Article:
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Mistake or #Fail

By Steve Jones,

http://www.popartuk.com/g/l/lghr14309+the-art-of-war-5-fundamentals-sun-tzu-poster.jpg I ran across this article the other day about Linux Administrators and it mentioned that there were some basic things that new people weren't learning. These are items mostly specific to the Linux OS, but some of them might be applicable to other systems, even SQL Servers. For example, you could compare learning the command line to learning T-SQL scripting. And weak passwords for privileged accounts are something every administrator should avoid. You can read the article and see if you agree with the others.

I see new DBAs having similar issues, often not wanting to learn some basics about the systems they work with. One thing I often see is a lack of scripting skill, especially scripting to manipulate files; that seems to be something that many new administrators lack. An understanding of indexes, keys, and how data space is managed are other areas that I seem to be constantly answering questions about as well.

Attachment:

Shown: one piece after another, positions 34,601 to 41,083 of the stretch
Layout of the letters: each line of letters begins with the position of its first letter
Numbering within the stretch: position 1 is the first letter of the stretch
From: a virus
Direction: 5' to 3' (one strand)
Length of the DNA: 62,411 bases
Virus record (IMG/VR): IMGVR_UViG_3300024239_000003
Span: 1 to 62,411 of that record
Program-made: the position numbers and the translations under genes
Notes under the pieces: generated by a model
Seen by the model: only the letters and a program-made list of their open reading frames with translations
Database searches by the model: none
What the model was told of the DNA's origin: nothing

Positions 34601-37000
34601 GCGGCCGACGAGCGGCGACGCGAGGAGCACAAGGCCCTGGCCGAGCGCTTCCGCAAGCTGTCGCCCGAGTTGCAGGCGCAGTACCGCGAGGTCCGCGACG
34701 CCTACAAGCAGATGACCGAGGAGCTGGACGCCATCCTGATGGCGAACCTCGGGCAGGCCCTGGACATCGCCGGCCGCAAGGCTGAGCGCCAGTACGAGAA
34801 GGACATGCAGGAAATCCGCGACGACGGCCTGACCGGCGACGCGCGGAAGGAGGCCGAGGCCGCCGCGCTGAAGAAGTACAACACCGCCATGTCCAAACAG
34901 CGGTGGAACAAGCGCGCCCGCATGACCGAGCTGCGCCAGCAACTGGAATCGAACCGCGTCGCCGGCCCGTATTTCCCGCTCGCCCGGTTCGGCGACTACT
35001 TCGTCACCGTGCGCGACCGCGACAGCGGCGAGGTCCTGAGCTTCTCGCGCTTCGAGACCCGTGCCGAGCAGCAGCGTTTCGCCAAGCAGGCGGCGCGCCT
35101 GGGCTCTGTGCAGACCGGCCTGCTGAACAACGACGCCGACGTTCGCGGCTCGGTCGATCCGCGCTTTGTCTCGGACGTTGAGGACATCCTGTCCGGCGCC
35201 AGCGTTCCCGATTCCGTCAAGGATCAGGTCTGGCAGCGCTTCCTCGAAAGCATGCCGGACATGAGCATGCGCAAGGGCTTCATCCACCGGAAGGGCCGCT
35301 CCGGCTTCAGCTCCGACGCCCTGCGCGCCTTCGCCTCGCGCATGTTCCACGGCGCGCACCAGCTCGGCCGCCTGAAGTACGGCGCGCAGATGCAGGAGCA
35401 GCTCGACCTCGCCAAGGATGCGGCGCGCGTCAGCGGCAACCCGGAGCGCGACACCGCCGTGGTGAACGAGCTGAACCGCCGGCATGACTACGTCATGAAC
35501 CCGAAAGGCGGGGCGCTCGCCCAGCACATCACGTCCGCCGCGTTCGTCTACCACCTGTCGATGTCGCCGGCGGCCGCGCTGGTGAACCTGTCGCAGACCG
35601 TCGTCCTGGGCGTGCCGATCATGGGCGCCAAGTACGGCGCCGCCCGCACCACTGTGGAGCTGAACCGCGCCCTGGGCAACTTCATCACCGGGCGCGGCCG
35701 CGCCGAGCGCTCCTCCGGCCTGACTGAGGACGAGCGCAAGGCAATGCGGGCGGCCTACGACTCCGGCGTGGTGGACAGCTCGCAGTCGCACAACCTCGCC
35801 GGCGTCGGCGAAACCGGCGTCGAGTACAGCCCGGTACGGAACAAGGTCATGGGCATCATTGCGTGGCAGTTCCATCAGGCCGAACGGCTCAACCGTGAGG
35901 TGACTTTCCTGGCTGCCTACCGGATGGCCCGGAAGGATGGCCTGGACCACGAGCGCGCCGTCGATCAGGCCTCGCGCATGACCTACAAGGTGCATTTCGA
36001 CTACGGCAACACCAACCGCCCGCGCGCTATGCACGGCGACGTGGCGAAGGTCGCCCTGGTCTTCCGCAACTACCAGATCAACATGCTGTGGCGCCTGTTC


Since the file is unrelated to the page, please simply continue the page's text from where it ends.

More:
But by not knowing these things are people new to the platform just making mistakes? Or are they failing themselves and their employers?

I'd argue that not learning fundamentals is more of a failure than a mistake. All too often there are new administrators that refuse to learn these things when they're informed of them. They ask the same questions, or very similar ones, over and over. Everyone is ignorant about something in their career and will make mistakes because of that ignorance. Progressing in your career means reducing that level of ignorance and learning more.

Following the advice of others until you have learned enough to make an educated decision is how many people progress quickly, and become better SQL Server professionals. However blindly following advice and asking questions because you don't want to work on you career is a sure path to failure.

Steve Jones


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